Rapid, Rabbit Rabbit

Pixabay: Alexas_Fotos. Free for commercial use. No attribution required.I don’t consider myself superstitious. Until I am. Then I do various things to avoid jinxing myself: knock on wood; keep umbrellas closed indoors; sidestep walking beneath a ladder.

I also, on the first of a month, start the day off with the words “Rapid Rabbit.”

Talking with my sister today, she reminded me that tomorrow is “Rabbit Rabbit” day.

“Wait, did you say Rabid Rabbit?” I asked her.

Continue reading “Rapid, Rabbit Rabbit”

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If I Hadn’t Moved It, It Wouldn’t Be Lost

Pixabay: JanBaby. Free for commercial use. No attribution required.I have odd things stashed in places that aren’t logical, but I know where they are.

Then, one day, during a re-organizational frenzy, I move one of these things to a logical spot.

And promptly lose it.

Anyone else do this?

 

Photo source: JanBaby on Pixabay

It Wasn’t Just an Avocado

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It wasn’t just an avocado. It was an instant of attentiveness, of being awake to a moment in life I usually sleep through. Were I not blogging, I likely would’ve slept through that moment. Instead, I experienced avocado-man with an awareness that saw his small act as something bigger.

As if in slo-mo, I fully took it in.

That’s been a wonderfully, unexpected benefit of blogging.

 

Photo source: coyot on Pixabay


 

Yes, We Have No Avocados

Pixabay: ponce_photography. Free for commercial use. No attribution required.

A fellow ran down the sidewalk from Whole Foods, an avocado in his hand. I was in line at a sidewalk sandwich spot off our town square. Avocado-man popped behind the sandwich counter, cut the fruit open, sliced it, and laid it perfectly onto a partially-made sandwich, which he handed to the man in front of me.

Wow, I thought. What a great customer experience.

Can you imagine! I picture him telling his friends. The guy ran over to Whole Foods to get an avocado. For my sandwich!

And his friends would shake their heads in disbelief.

As my friends shake their heads in disbelief when I tell them how things went awry during my birthday outing.  The birthday without clean coffee cups, bananas or bread. And with no one going out of their way to deliver any of them for me.

That customer and I; we each had stories to tell.

 

Photo source: ponce_photography on Pixabay

I wasn’t sure if avocados were fruits or veggies; they’re a fruit. Here’s the scoop from the California Avocado Commission.


 

A Different Puzzle

Walk the goats

I had 1,000 pieces to choose from.

I would put my puzzle together. I would include straight border edges.

If I couldn’t do it following instructions, I could do it my way. It didn’t matter if all 1,000 pieces were there. I was only going to use thirty-one of them. I’d make them fit.

Sometimes you have to bend rules; think outside the box; stretch boundaries; break clichés.

Sometimes you have to own the puzzle.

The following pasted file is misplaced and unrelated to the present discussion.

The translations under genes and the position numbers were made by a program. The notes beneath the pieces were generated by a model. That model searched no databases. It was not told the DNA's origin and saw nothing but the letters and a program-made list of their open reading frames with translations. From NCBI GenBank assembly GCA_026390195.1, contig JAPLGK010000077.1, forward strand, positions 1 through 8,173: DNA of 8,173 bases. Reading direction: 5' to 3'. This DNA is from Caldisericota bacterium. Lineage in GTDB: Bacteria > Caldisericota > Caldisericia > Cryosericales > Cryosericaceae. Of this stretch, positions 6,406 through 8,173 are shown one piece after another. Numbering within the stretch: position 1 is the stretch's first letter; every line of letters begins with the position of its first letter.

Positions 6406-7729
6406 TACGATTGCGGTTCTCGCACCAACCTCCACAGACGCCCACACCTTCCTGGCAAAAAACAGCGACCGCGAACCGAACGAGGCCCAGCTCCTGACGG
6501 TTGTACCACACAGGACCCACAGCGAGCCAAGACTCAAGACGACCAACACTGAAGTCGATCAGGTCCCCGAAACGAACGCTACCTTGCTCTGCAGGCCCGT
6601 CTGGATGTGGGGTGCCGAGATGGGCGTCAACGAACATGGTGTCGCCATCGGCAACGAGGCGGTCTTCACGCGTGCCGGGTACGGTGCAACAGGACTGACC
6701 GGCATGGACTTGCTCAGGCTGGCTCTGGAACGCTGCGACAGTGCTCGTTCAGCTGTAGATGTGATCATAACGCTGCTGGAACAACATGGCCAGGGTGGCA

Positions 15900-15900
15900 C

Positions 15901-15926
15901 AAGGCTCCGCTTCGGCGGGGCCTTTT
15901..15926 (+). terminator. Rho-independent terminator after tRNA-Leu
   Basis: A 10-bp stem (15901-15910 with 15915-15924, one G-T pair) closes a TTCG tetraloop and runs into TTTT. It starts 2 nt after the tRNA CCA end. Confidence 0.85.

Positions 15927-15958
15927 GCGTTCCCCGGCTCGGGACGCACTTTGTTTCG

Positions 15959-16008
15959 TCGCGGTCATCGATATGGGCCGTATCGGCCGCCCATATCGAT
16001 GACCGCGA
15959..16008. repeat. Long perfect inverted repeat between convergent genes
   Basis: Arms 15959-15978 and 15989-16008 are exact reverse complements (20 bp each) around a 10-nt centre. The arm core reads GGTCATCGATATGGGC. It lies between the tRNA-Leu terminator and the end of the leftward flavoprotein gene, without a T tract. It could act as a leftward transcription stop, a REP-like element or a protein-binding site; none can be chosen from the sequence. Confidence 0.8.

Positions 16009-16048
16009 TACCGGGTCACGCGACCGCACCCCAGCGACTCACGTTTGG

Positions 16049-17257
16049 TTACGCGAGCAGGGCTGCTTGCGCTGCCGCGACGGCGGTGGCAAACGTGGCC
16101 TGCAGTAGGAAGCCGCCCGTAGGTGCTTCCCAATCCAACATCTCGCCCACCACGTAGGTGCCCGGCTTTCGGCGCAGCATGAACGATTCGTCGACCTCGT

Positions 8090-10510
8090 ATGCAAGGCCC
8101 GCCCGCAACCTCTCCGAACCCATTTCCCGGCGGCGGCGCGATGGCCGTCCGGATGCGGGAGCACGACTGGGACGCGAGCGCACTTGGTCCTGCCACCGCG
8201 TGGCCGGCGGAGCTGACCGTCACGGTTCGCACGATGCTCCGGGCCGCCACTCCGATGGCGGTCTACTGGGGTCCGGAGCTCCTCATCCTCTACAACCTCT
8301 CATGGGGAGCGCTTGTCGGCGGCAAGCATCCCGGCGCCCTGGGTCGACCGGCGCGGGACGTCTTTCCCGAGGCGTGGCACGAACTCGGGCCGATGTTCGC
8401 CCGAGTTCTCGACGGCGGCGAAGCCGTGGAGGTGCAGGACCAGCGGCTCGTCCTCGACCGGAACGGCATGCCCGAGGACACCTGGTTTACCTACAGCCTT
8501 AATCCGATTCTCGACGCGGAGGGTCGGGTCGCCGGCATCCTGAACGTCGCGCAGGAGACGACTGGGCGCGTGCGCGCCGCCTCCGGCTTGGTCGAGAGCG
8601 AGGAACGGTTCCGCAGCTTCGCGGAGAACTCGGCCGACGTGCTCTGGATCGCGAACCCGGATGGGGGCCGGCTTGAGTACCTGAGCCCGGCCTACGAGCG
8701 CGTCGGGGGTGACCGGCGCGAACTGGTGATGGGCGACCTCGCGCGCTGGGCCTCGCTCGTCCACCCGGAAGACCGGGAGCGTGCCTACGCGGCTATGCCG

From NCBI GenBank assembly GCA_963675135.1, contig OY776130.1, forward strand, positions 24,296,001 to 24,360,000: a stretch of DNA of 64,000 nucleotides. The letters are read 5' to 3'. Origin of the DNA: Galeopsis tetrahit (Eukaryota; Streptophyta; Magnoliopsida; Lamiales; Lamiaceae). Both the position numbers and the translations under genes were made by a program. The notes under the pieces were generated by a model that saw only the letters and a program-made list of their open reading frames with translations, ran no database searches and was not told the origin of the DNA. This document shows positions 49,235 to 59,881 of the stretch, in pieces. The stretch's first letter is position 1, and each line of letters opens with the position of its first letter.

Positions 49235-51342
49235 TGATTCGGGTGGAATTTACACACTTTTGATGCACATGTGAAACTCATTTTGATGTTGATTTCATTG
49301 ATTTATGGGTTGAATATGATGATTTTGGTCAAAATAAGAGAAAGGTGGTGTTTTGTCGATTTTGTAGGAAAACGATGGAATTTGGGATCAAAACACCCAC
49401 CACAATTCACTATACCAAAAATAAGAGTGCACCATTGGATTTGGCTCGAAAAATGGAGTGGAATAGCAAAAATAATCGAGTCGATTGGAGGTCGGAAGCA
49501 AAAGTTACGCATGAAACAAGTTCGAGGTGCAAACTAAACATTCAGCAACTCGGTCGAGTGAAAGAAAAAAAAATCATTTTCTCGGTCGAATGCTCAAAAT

I owned it.

 

Photo source: Walk the Goats


 

Lessons in a Puzzle

Walk the Goats

1,000 pieces. That’s what the puzzle box said. I bought it. I’d try this puzzle thing.

Last time I was around a puzzle was 2-years ago. I was at a birthday party and the puzzle was 2/3rd complete. The remaining pieces were nicely laid out, face up. Several folks were standing over the puzzle, chatting, while scanning and trying to fit pieces in. I hit 3-clean picks in a row: snap, snap, snap. It was satisfying. “I’m a natural at this,” I thought.

I figured I’d buy a puzzle and try it at home. Lots of folks like puzzles. Maybe I’m one of them.

A thousand-piece puzzle is not a good place to start, if you aren’t sure you love puzzles.

Continue reading “Lessons in a Puzzle”

Contemporary Avarice

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An obsession with gold; a craving for it.

Midas—a man of great wealth—loved his daughter, his rose garden, and gold. Certain that more gold would bring more happiness, he was granted his wish that everything he touched would turn to gold. He made a critical miscalculation however: how would it play out at meal time? Or when he hugged his daughter?

He got his wish. And launched his nightmare.

Fast forward to today.  To a world filled with people of great wealth; who love their children. And who, based on the current college admissions scandal, have twisted ideas about what’s important in life.

We’ve created a world where a diploma—issued in limited quantities by elite, Ivy League colleges—is today’s contemporary gold.

This golden diploma is obsessed over. Parents want their children to have it, convinced it will guarantee success; and success will, what, breed happiness?

At least King Midas earned his golden wish by doing a kindness for the servant of a god. He may have made a bad choice in how he spent his wish, but at least he didn’t bribe his way to it.

Not so with today’s parents of wealth who decided to buy their kids’ entrance into elite universities and give them a chance to get that coveted golden diploma. Those parents chose to cheat the system through bribery and lies. I wonder if they planned to continue the deceit and buy good grades for their kids after they got admitted.

The thing is, lies are like the golden touch. They both suggest you’ll get what you want. Midas would get his beloved gold. Parents would get their children into sought-after colleges.

But in the end, the golden touch and lies both destroy; they destroy the person employing them, and their loved ones.

 

Photo source: 3602209 on Pixabay


 

F’ing Bees

114_Fing-Bees“Look!” I said to Bubba. “It’s spring! The rosemary bush is covered with bees, busy gathering pollen. Look at them all.”

Bubba glanced up. “You’re right, there are a bunch of bees.”

“Just think,” I continued. “All those lovely girl bees; working away. Meanwhile, the guys are back at the hive, smoking cigars, hoping they get lucky and get to f*ck the Queen. And then die.”

 

Photo source: Walk the Goats

(P.S. I know that’s not rosemary; it’s an artichoke flower.)